Hawkeye: Season 1 Episode 1 & 2 REVIEW
Over the years, many negative adjectives have been hurled at Hawkeye’s name. I will not say anything in deference to the character’s seniority (as it is in the Indian way). Understandably, Hawkeye has a smaller fanbase than the other Avengers. He is the only member of the Original Six Avengers Initiative founding members who isn’t an actual God, a literal Superhuman, a Jekyll and Hyde rage monster, or a trained assassin wearing a skin-tight leather suit(TM), and he isn’t a genius billionaire playboy philanthropist(TM).
He doesn’t have romantic stories, superpowered suits, or witty banter. He has been a frequent collaborator with S.H.I.E.L.D. His presence onscreen has been mostly limited to moments such as Avengers: Age of Ultron where, as he stated, “the city’s flying, we are fighting an army of robotics, and I have a bow & arrow.” It doesn’t make sense.
Jeremy Renner’s Hawkeye finally has some breathing space and can show his unique, lovable qualities. He is still a grumpy dad, even with the explosion-induced hearing loss. So the show sends Hailee Steinfeld’s Kate Bishop on the show to shine.
Based loosely on comics by Matt Fraction, David Aja, and David Aja, the plot follows the adventures of Kate and Clint as they unleash their reluctant (Clint), bumbling (Kate) but dynamic on the streets. Clint, who has lost his children to the Blip, is trying to make the most of his second chance to be with them by taking them to New York for Christmas. Although we were able to see her in this episode, Linda Cardellini plays Laura Barton.
Kate, a 22-year-old rich Manhattan kid, is now a spunky, intelligent, and successful archer. Hawkeye saved her during the Battle of New York. Like all Marvel characters, Kate lost her father when she was young and has since vowed to protect her mother and herself. Clint meets her when she accidentally gets into a mix-up with Ronin, a grief-fueled vigilante who targeted organized crime during the five years after his family disappeared. They must now bring down (multiple) bad guys to allow Clint to return home for Christmas.
This is all I have to say about Hawkeye’s plot. However, it is not the most important element of Hawkeye. We still have two-thirds of the series to go, so there are many inconsistencies in plot points and dialogue. One example is the time Kate gives Clint a lampshade-laden lecture about being more famous. In the first two episodes of the show, Clint being recognized in theatres and receives free meals. He also gets asked for selfies during the personal business. You can also see the CGI in places like Kate’s house that is ruined at the beginning. It makes you wonder how much Marvel put into this project.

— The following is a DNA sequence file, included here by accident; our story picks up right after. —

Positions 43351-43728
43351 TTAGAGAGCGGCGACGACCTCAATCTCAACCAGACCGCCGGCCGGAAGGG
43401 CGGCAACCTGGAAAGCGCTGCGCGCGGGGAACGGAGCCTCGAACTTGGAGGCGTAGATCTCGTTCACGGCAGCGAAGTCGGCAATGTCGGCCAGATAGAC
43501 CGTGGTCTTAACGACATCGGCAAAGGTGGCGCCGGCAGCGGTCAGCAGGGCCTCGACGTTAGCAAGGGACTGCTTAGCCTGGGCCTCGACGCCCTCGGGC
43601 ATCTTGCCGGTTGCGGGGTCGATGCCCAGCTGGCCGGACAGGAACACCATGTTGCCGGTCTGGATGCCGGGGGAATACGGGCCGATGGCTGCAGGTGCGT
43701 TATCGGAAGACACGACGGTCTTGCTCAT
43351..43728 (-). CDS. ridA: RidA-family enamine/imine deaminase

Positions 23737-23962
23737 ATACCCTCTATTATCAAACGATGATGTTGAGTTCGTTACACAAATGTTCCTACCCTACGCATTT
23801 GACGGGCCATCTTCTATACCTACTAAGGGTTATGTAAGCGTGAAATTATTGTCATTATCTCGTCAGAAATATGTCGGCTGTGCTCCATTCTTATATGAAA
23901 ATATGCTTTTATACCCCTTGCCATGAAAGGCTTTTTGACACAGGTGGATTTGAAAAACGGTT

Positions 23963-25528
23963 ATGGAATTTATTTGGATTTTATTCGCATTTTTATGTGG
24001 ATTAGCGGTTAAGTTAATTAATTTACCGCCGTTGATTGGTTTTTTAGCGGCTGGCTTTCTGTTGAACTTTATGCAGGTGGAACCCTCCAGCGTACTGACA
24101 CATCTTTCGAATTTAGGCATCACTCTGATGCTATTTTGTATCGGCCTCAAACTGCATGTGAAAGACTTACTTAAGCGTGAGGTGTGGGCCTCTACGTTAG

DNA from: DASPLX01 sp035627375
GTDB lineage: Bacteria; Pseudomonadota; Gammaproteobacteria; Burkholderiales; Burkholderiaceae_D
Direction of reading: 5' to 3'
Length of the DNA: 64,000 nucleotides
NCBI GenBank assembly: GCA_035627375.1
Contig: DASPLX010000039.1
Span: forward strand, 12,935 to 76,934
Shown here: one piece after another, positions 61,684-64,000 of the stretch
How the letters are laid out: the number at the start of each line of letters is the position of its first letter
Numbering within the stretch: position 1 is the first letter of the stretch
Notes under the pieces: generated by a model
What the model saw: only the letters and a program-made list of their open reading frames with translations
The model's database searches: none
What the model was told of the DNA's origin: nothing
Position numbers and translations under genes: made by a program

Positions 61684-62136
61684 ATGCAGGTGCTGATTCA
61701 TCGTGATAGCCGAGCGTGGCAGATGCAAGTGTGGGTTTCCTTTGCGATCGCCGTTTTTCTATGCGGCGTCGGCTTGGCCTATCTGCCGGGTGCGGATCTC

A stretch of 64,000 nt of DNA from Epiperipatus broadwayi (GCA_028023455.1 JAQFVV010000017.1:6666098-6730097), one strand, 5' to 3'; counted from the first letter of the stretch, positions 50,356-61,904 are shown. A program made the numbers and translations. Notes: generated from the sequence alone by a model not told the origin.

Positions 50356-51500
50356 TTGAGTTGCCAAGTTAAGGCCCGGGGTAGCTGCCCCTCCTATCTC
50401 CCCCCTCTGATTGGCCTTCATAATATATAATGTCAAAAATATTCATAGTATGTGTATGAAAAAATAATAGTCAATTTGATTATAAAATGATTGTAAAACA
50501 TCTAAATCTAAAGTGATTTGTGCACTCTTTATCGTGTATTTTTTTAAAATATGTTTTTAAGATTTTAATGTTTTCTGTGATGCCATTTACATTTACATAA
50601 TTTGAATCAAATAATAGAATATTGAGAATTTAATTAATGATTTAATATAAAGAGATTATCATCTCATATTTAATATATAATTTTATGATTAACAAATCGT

However, it’s not all bad. Clint’s most touching scenes have been those where he was the father-adjacent to Wanda Maximoff. He does a similar job here. It is a pleasure to see his chemistry with Hailee Sternfeld. Together, they breathe life into the stereotype of the mentor-enthusiastic mentoree.
Hailee Steinfeld is Hailee Steinfeld, as usual. She brings her likable energy and enthusiasm to the role. Tony Dalton (Better Call Saul), as Jack Dusquenes, rounds out the Christmas theme with the grouchiest smiles and the shadiest motives. Vera Farmiga’s Eleanor Bishop is a criminally underused character in the first two episodes. Christophe Beck’s cheerful score amplifies the Christmassy feeling of the show. I also noticed that the opening notes of this theme reminded me of Narnia’s theme, which has a bow-toting young girl as the main character.
The show’s positive point is that there have been no signs of imminent world destruction, which is a refreshing departure from the MCU. It is refreshing to see that Hawkeye’s bad guys are people who call each other every three minutes.
We have four more episodes left to watch Florence Pugh’s Yelena Belova from Black Widow. Also, there will be more of Alaqua’s Echo. There are tie-ins between these characters and future Marvel projects, so it will be fascinating to see their roles. I would like to see more information about Clint’s time as Ronin. This has been a mystery until now, with flashbacks only from Avengers: Endgame.
The challenge for Hawkeye is to prove its necessity since Marvel fatigue has become a very real phenomenon. Marvel released only three major projects per year up to 2019. MCU fans have been bombarded with content since 2020’s one-year break. We would have nine Marvel projects by December 2021, including three T.V. series and four feature films. Despite the sheer volume of stories, not many storylines have had meaningful crossovers or directly impacted the overall MCU storyline.
The show’s ability to maintain the lighthearted, low-stakes tone is established in its first episode is another potential risk. The show has established four main storylines in its first episode. However, if it continues to pursue them all, it risks repeating The Falcon and The Winter Soldier’s mistakes. This could lead to a rambling finale that leaves little to no satisfaction.
I am cautiously optimistic after the first two episodes. Clint and Kate are a charming couple. The low-stakes premise has been entertaining. We hope Hawkeye can continue the momentum until Christmas.